Body, In Good Light - Erin Rodoni
Wilderness of Skin
by Morgan Peacock
At times gentle and nurturing, at times in-your-face and demanding, the poems in Erin Rodoni’s first published collection require meticulous attention from the reader. Luckily for us, our attention is easily given. Body, In Good Light (Sixteen Rivers Press, 2017) , transitions with ease back and forth between an external exploration of the world around us to closer, more internal musings. From the opening epigraph to the closing acknowledgements, Rodoni draws the reader in with poignant observations of life and loss.
“To light a candle is to cast a shadow,” a quote from Ursula K Gwin’s novel A Wizard of Earthsea, opens Rodoni’s collection as an epigraph and effectively sets the reader up for what seems to be the overarching thesis of the work: that loss is inextricably tied to life. Whether discussing motherhood, a loved one’s illness, or the particular pain of travelling to a place that, for better or for worse, you know you must leave, Rodoni unflinchingly and tenderly discusses loss and love as two sides of the same coin. The prose poem “At the Edge of the World” on page 19 features a speaker who spent a summer “[shucking] oysters at the edge of the world”. She waits on a couple that she is just sure she recognizes from somewhere:
And it was as if it had always been the three of us, moving in a circle
through time. Sometimes I am the one who is dying, sometimes the one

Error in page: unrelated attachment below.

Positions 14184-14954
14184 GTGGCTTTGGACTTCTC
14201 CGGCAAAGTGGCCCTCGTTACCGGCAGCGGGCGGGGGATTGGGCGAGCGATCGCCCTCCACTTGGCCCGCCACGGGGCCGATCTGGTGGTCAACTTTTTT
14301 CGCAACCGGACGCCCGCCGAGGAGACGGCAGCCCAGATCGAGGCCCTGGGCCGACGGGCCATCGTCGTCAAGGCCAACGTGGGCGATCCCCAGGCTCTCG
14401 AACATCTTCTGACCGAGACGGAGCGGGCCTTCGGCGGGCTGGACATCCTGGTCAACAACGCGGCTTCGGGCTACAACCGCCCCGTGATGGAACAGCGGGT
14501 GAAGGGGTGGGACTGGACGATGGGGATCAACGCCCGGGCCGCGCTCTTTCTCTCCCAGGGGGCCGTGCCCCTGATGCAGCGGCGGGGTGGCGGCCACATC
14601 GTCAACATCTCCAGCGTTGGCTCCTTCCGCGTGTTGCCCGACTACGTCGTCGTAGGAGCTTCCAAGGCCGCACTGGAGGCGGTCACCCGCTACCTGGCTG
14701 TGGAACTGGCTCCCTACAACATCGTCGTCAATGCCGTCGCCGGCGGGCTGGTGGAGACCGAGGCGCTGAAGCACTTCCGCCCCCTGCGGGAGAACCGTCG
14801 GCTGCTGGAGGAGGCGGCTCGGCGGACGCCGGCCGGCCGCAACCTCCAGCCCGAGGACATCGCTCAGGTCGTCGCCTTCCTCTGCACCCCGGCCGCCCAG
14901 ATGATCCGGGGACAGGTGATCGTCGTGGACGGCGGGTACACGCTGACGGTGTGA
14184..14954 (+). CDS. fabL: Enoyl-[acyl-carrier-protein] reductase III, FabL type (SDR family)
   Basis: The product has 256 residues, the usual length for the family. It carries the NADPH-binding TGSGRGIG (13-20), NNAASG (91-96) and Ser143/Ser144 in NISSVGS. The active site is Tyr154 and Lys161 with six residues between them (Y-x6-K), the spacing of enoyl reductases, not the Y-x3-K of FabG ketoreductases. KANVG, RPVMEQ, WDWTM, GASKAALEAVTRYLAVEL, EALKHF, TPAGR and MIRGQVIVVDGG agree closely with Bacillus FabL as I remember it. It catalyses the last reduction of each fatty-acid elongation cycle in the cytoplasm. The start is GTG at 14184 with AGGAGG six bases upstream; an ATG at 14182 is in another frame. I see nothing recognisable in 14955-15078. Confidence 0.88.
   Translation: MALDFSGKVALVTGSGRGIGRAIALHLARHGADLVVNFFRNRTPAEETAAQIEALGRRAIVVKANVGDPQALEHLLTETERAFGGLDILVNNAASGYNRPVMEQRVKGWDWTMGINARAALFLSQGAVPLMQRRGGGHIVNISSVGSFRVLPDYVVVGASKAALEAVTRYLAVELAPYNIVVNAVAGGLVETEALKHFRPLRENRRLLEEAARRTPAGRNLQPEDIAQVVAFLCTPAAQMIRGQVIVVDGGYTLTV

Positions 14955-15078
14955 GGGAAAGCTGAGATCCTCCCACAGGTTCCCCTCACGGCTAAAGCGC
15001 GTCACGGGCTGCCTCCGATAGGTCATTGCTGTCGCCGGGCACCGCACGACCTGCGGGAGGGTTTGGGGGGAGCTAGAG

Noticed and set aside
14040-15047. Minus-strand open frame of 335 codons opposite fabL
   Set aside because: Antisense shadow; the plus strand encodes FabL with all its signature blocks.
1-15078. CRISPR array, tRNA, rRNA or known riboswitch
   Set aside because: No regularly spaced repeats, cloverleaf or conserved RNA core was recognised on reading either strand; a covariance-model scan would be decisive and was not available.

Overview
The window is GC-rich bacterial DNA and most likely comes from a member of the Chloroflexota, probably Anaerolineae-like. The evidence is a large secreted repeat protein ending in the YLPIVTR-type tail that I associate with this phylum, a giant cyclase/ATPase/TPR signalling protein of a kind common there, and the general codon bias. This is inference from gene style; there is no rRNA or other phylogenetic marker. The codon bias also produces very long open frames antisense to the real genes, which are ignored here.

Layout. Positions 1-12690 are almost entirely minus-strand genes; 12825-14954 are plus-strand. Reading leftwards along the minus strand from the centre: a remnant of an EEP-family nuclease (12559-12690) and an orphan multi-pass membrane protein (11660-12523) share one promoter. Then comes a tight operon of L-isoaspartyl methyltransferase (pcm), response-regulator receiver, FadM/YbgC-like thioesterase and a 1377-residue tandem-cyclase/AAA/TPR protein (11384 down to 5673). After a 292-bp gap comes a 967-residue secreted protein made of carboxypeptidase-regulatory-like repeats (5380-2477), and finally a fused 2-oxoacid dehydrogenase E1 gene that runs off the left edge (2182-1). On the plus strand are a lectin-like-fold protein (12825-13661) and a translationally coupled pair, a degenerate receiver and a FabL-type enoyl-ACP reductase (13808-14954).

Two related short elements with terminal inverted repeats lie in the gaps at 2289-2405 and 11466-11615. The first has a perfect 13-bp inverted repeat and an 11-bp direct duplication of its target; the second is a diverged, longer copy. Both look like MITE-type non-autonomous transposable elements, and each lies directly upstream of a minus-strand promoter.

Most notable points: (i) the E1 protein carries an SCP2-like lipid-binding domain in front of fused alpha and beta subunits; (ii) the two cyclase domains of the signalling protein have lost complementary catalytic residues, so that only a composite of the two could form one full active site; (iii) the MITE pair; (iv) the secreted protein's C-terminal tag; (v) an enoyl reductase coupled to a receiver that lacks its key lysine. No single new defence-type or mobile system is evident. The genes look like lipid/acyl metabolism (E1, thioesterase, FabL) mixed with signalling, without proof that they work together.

left behind, sometimes the waitress serving last rounds at the edge of
These final lines will appear in a later section of the work, further proving the success of the cohesion throughout this collection. Indeed we see throughout the work that the speakers inhabit all three of these personas in one way or another. Each comes with their own pitfalls and perks, which again, Rodoni navigates in an inimitable mix of soft, nascent diction choices and matter-of-fact depictions of the world.
There are three sections in Rodoni’s collection, and each deals with a distinct theme and employs different motifs. The “you”s addressed throughout the poems change as well in each section, and we become aware that we are often viewing the same characters at different points in time, yet clarity is never compromised. It is clear that this work was tightly crafted and edited thoroughly to achieve this clarity. The reader is infinitely grateful, because the language is lilting, musical, and most of all, powerful. The stories we are told and the characters we meet— and yes, lose— are never a challenge to parse out. Whether we are exploring a “wilderness/of skin” (“The Mall Age") or on a train in the Andes (“A Train Fused to Track, and Night Flooding”) we are engaged and delighted to be there.
To love... is to know I will lose you.
“To love… is to know I will lose you,” Rodoni writes, and yet throughout the collection, she keeps on loving. Perhaps this is what we are intended to take away as witnesses to the journey the speaker goes on throughout the book— we engage, we challenge, we love, and yet we know the book will end. We don’t really mind, though, because the nature-inspired imagery, the reverent tone in which the speaker discusses the human body, and the carefully crafted connections in time and place throughout the book makes the journey to the end completely worth it.
Body, In Good Light is available now from Sixteen Rivers Press.